While the Hampstead Garden Suburb represents an early 20th-century continuation of the model town, Fladbury – and, by extension, Wolf’s Cove – is generally cited as the earliest example of a “model village”, in the sense of a miniature settlement , usually somewhere between 1:10 and 1:12 scale, which transforms its visitors into today’s Gullivers in Lilliput (Swift’s novel, which also uses 1:12 scale, forming their point of reference almost universal). As with many early 20th century settlements, including Hampstead Garden Suburb, they often grew alongside the railway. Fladbury’s centerpiece was a train layout partly purchased from model makers Bassett-Lowke, who had begun making model railways in the late 1890s. “Every boy a locomotive superintendent!” proclaimed an advertisement in 1909 – but although the delighted middle-class boys duly appear in catalogs as gigantic figures presiding over vast transport infrastructure, the invitation was equally appealing to their fathers and uncles. Three years before the publication of Betjeman’s article in the Architectural Review, the first informal visitors had begun to flock to Bekonscot in Beaconsfield, a fully electrified town in a man-made landscape. This was created from bags of topsoil and precast cement by suburban accountant Roland Callingham, who, on finding his rapidly expanding Bassett-Lowke Railroad banished from the house by his exasperated wife, ‘designed the ‘idea to design and build a perfect piece of country’ in the garden.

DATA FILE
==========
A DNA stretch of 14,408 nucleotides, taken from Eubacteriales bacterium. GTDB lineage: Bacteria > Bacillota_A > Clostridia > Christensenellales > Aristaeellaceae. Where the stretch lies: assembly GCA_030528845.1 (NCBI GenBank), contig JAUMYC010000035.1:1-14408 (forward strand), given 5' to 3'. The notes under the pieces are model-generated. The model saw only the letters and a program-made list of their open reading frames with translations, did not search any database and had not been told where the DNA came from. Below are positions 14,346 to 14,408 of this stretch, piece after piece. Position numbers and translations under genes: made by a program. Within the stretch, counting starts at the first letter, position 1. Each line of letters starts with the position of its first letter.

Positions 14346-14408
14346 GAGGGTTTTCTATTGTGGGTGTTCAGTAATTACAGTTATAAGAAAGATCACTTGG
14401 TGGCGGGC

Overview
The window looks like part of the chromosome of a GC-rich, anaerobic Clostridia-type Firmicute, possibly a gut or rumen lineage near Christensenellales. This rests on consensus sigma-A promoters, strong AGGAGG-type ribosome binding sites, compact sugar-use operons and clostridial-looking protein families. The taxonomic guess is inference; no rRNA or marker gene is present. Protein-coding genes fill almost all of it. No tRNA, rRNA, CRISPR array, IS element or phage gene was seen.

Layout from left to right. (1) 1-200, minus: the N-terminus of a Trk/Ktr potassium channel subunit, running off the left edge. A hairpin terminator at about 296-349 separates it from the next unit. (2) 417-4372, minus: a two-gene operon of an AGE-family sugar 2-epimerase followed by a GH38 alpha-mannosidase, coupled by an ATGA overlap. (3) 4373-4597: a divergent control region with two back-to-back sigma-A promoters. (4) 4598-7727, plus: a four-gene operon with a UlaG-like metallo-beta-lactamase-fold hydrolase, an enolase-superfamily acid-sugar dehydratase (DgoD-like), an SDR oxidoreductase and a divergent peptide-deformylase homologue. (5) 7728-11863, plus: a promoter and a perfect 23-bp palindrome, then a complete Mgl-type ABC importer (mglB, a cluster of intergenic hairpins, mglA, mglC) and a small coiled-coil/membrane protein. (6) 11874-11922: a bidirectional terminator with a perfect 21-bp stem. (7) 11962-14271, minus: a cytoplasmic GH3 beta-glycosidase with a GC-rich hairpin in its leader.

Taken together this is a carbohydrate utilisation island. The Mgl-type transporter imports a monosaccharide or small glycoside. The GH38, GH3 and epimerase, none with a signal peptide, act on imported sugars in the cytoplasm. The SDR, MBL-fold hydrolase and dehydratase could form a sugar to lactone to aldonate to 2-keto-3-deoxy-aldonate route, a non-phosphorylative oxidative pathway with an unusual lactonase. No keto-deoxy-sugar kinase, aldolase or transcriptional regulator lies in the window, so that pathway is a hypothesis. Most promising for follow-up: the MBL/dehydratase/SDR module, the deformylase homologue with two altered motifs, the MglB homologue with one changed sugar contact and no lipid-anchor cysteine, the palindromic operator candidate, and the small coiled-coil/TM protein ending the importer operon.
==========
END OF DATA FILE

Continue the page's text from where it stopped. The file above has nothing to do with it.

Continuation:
By the time of Wade’s death in the 1950s, his vision of a small world of idealized communal living had become such a lucrative business prospect that entrepreneurial modellers were establishing multi-site miniature empires, catering to a boom in domestic tourism and to an increasingly established model. -village vocabulary.
Depending on the size of the site, visitors could expect to see a church (usually hosting a wedding), a castle, a hotel, a mansion, a college, a green (with the compulsory game of cricket) and (in direct contrast to Barnett and Howard’s vision) several pubs. It was a nostalgic vision of an imaginary England – rural, white and seemingly free of conflict or dissent – on an appealingly controllable scale. Unlike architects’ renderings of the idealized city, the miniature villages are experiential: visitors move through them with the buildings on their knees, periodically adopting Betty Murray’s awkward squat over Fladbury. Indeed, their success hinges on using the (now comically oversized) individual body as a measure of scale. For Wade, that was probably part of the appeal: in miniature, everything is handmade. Ships and even the railroad (the ultimate product of mechanized industry) can be redesigned as handicrafts; vehicles both for miniaturized expedition and for creative imagination. Contemporary photographs of Wolf’s Cove show its creator scaling the harbor wall, a colossus poised precariously on the water, making small adjustments to the world below.
Excerpt from the July/August issue of Apollo. Preview and subscribe here.